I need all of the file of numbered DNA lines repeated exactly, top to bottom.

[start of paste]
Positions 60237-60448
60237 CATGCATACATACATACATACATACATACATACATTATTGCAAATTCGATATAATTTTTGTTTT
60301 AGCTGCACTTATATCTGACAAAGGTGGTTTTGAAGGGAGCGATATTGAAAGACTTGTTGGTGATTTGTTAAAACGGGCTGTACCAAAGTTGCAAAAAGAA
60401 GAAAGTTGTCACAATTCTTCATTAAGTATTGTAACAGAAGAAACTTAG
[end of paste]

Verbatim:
Positions 60237-60448
60237 CATGCATACATACATACATACATACATACATACATTATTGCAAATTCGATATAATTTTTGTTTT
60301 AGCTGCACTTATATCTGACAAAGGTGGTTTTGAAGGGAGCGATATTGAAAGACTTGTTGGTGATTTGTTAAAACGGGCTGTACCAAAGTTGCAAAAAGAA
60401 GAAAGTTGTCACAATTCTTCATTAAGTATTGTAACAGAAGAAACTTAG